A small business loan is a type of commercial financing qualified businesses can get from traditional banks, online lenders and credit unions. Businesses can use funds to cover the costs that come with operating and growing a business, including everything from working capital and equipment purchases to larger purchases like real estate.
They said, “If you don’t believe…(see above).” And at that point I realized the truth in the old cynical joke that says banks will lend you money only if you don’t need it.
One of the first things overly-optimistic entrepreneurs discover as they look for funding is that banks don’t fund business plans. In their defense, it would be against banking law if they did. Banks are dealing with depositors’ money. Would you want your bank to invest your checking account balance in a startup? I wouldn’t. And neither would the U.S. banking regulators.
So here’s what to expect a bank to ask for when you apply for a commercial loan for your business. There will be occasional exceptions to every rule, of course, but here’s the general rule:
- Personal and business credit scores
- All of your business’s financial details
- Complete details on Accounts Receivable
- Complete details on Accounts Payable
- Complete financial statements, preferably audited or reviewed
- Business plan and loan proposal
- Business and financial documentation
Personal and business credit scores
As I explained above, banks do lend money to startups. One exception to the rule is that the federal Small Business Administration (SBA) has programs that guarantee some portion of startup costs for new businesses so banks can lend them money with the government, reducing the banks’ risk.
So your business has to have hard assets it can pledge to back up a business loan. Banks look very carefully at these assets to make sure they reduce the risk. For example, when you pledge Accounts Receivable to support a commercial loan, the bank will check the major receivables accounts to make sure those companies are solvent; and they will accept only a portion, often 50 or sometimes 75%, of receivables to back a loan. When you get an inventory loan, the bank will accept only a percentage of the inventory and they will kick a lot of tires first, to make sure it isn’t old and obsolete inventory.
The need for collateral also means that most small business owners have to pledge personal assets, usually house equity, to get a business loan.
All of your business’s financial details
That includes all current and past loans and debts incurred, all bank accounts, investment accounts, credit card accounts, and of course, supporting information including tax ID numbers, addresses, and complete contact information.
Complete details on Accounts Receivable
That includes aging, account-by-account information (for checking their credit), and sales and payment history.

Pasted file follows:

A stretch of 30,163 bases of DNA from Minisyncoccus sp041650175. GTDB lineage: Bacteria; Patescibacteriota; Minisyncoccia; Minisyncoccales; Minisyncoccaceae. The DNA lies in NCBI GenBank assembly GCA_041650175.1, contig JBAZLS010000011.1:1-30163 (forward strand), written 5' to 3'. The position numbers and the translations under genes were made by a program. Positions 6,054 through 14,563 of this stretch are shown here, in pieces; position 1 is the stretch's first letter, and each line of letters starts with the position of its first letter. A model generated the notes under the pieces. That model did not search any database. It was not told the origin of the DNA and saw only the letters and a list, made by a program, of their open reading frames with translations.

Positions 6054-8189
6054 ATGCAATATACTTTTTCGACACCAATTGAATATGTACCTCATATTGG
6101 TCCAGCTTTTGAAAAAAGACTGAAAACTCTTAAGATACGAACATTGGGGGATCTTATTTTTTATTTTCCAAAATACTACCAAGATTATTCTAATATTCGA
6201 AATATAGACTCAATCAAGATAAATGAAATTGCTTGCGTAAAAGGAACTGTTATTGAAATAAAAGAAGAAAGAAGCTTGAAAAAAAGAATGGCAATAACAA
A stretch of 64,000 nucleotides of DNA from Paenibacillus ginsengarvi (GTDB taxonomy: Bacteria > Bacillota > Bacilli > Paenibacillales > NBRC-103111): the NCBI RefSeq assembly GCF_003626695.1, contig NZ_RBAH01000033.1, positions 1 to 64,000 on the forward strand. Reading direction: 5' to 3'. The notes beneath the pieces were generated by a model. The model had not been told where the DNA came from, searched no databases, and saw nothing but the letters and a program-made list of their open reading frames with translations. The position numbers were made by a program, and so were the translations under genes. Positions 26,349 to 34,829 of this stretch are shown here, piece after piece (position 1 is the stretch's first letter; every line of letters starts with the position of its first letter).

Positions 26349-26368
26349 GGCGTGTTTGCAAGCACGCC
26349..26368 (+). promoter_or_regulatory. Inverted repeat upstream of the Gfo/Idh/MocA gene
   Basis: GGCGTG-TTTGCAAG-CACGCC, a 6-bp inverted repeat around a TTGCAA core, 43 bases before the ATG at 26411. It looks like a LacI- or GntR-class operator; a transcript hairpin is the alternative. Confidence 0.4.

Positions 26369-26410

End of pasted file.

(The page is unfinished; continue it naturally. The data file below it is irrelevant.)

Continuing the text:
(And if you don’t know what your Accounts Receivable are, then count your blessings. If you had any, you’d know. Or, read our guide to find out.)
Complete details on Accounts Payable
That includes most of the same information as for Accounts Receivable and, in addition, they’ll want credit references, companies that sell to your business on account that can vouch for your payment behavior. If you need to know more about Accounts Payable, just read our guide that explains things simply.
Complete financial statements, preferably audited or reviewed
The balance sheet has to list all your business assets, liabilities and capital, and the latest balance sheet is the most important. Your Profit and Loss statements should normally go back at least three years, but exceptions can be made, occasionally, if you don’t have enough history, but you do have good credit and assets to pledge as collateral. You’ll also have to supply as much profit and loss history as you have, up to three years back.
Regarding audited statements, having “audited” statements means you’ve paid a few thousand dollars to have a CPA go over them and take some formal responsibility for their accuracy. CPAs get sued over bad audits. The bigger your business, the more likely you’ll have audited statements ready as part of the normal course of business for reasons related to ownership and reporting responsibilities.
Having statements reviewed is a lot cheaper, more like a thousand dollars, because the CPAs who review your statements have way less liability if you got it wrong. Banks won’t always require audited or even reviewed statements because they always require collateral, assets at risk, so they care more about the value of the assets you pledge.
Business plan and loan proposal
Business and financial documentation
Personal and business income tax returns.
Balance sheet and income statement.
Personal and business bank statements.
A photo of your driver’s license.
Articles of incorporation.
A resume that shows relevant management or business experience.
Financial projections if you have a limited operating history.